That’s definitely not what we should be telling people. We have better ways to ask for their participation without pushing down our craft. For example, we can tell them “Hey we would like to hear different opinions about the usability of this product. Would you like to provide feedback?” Before a testers pairs up with a programmer, he won’t be invited there by the programmer saying “anyone can do this”.

“Welcome to my blog.”

Thanks! I don’t need you to agree with all my points, if any, but I’d like you to comment back. Welcome to my blog, too!

Saturday, March 23, 2013

Answers to test management survey from Mike Lyles

Answers to survey from Mike Lyles

I recently answered to a survey that was done by Mike Lyles. In many cases, I felt like I want to explain my answer, thus I thought to put the questions in here and use a bit of time to answer with more words. Rock on

1.          What is your current role?
a.          Test Manager?
b.          Tester / Test Engineer?
c.          Development team
d.          Program Management Office (PMO)
e.          Other – please enter description [_______]
My title is “Head of QA”, but my responsibilities go from head to toe. We are in building a testing department and we aim to do it really well. I am lucky to have the possibility to do hands-on testing sometimes still at this point even if the departmental matters need my time. This is mostly because my manager is really clever and let's me figure things out myself; even if I  make mistakes.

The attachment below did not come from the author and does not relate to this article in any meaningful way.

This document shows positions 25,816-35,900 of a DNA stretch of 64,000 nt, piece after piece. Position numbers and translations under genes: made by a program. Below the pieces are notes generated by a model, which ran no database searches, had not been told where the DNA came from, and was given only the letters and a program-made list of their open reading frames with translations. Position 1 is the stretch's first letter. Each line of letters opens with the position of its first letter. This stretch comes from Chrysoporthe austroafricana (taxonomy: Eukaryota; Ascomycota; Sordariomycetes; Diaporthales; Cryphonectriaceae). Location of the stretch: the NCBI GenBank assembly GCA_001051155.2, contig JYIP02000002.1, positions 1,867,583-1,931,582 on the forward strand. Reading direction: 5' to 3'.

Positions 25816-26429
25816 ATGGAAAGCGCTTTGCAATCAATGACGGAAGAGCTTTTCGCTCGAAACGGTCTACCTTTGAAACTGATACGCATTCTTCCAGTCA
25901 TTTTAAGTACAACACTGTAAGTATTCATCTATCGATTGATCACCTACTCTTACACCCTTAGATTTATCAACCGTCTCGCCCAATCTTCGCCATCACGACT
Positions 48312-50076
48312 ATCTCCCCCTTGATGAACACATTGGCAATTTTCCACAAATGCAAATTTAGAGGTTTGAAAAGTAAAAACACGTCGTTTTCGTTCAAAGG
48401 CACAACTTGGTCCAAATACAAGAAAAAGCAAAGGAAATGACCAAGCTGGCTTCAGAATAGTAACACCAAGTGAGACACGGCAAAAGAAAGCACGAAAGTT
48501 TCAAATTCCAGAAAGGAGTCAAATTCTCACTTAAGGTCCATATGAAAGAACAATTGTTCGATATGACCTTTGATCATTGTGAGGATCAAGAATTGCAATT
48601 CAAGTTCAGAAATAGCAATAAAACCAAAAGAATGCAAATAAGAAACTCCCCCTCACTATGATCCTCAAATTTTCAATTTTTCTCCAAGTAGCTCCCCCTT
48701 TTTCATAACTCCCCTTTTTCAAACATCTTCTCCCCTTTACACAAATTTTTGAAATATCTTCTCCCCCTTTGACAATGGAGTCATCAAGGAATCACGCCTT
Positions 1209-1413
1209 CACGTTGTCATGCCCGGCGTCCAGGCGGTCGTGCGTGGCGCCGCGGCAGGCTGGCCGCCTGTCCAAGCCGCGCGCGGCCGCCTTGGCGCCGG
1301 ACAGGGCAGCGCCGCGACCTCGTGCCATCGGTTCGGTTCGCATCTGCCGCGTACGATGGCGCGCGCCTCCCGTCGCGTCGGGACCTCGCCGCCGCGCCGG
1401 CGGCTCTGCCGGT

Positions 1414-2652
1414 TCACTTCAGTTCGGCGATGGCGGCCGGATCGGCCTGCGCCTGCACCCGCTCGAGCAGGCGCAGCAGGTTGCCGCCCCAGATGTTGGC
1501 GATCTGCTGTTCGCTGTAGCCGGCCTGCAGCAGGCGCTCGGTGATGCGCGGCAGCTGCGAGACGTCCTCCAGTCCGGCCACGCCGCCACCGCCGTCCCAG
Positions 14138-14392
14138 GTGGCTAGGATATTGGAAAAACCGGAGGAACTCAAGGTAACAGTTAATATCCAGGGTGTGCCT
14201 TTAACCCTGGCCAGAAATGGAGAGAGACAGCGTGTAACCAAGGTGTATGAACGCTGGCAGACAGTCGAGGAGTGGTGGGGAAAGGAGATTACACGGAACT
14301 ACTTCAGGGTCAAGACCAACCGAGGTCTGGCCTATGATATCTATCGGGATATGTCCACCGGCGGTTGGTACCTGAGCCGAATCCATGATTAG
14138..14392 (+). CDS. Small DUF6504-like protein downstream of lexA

2.          What is your current employment status?
a.          Full time employee with the company?
b.          Contractor with the company?
c.          Unemployed at the moment?
This is slightly complicated, but let's say I am a full time employee with the company for the sake of simplicity.

3.          Are you Male or Female (M/F)?
I am a male who reads Keith Klain's blog when I need more balls.
4.          How did you get into QA / Testing?
a.          By Choice (gradual progression into the role – possibly from other roles)?
b.          By Need (“pushed” into the role and/or asked to volunteer)?
c.          My career has been in QA since the very start?
Well, this is a really long story and it's almost the same I tell when people ask how I got married. I was offered a position in software testing after I explained the manager why I don't want to write code for a profession.

5.          How long have you been in IT?
a.          1-5 years?
b.          6-10 years?
c.          10-15 years?
d.          15-20 years?
e.          More than 20 years?    If more than 20, enter your number of years [____]